Lloyds Banking Group, Britain's biggest provider of payment protection insurance, is setting aside £3.2bn to settle hundreds of thousands of cases of mis-selling of the heavily criticised policies. In a victory for financial campaigners, the Government-controlled bank hoisted the white flag in the long-running PPI scandal and announced it was pulling out of a court challenge against a regulatory crackdown and would pay out in cases of mis-selling.
Rivals RBS, Barclays and HSBC are thought to be considering whether they too should admit defeat and start settling hundreds of thousands of claims.
Lloyds' statement shocked the City because it greatly increased its liabilities from PPI and indicated the final compensation bill for the industry could hit £8bn, almost double the £4.5bn originally estimated by the Financial Services Authority (FSA). The write-off plunged Lloyds into a £3.47bn loss and wiped 8 per cent off its shares.
Last month, the High Court rejected a judicial review by the British Bankers' Association against new FSA rules which would have forced banks to identify more mis-selling victims. PPI policies are supposed to cover borrowers for loan repayments in the event of illness or redundancy, but are riddled with exemptions, which can rule out claims for back complaints or pre-existing medical conditions. Many people were pressured into taking out policies or were unaware they had been sold them. The Independent warned of the scandal three years ago in a front-page story headlined, "The banks' £4bn protection racket".
Lloyds, which sold the policies under its Lloyds TSB, Halifax and Bank of Scotland brands, said people who had already made a complaint did not need to do anything, but other customers may contact it by phone or through a dedicated area on its website. Lloyds' new chief executive Antonio Horta-Osorio, who took over in March from Santander – which was not involved in the BBA judicial review – was thought to have been keen to draw a line under the saga ahead of the publication of his strategy update next month.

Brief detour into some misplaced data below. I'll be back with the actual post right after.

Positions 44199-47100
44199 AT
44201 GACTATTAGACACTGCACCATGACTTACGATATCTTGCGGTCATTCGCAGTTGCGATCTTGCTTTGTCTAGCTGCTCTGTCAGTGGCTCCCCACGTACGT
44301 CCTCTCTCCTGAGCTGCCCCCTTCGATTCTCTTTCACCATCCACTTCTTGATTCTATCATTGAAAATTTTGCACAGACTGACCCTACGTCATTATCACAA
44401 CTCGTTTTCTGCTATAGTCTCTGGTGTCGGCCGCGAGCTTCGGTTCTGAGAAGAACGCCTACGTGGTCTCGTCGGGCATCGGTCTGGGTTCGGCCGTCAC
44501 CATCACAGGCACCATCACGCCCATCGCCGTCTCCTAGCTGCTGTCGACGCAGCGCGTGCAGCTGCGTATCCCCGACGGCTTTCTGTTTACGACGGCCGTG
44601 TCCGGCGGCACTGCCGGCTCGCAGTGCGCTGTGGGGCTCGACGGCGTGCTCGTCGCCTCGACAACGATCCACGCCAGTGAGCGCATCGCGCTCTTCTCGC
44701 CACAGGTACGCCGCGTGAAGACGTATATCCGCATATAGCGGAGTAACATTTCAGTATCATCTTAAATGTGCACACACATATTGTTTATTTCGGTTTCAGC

The BBA still has until next Tuesday to decide if it wants to appeal against the ruling, while other banks have not yet said whether they plan to follow Lloyds. Richard Lloyd, executive director of Which?, said: "This is great news for millions of Lloyds customers who have been mis-sold PPI. It's refreshing to see a bank break ranks from its peers and do the right thing by its customers. The rest of the UK's banks must now follow suit and draw a line under the great PPI mis-selling scandal by withdrawing their legal challenge and proactively reimbursing millions of customers."
* It also came to light yesterday that 150,000 mortgage-holders with Lloyds are in negative equity.
PPI hotlines: Lloyds TSB 08453 005599, Halifax 08457 253519, Bank of Scotland 08457 253519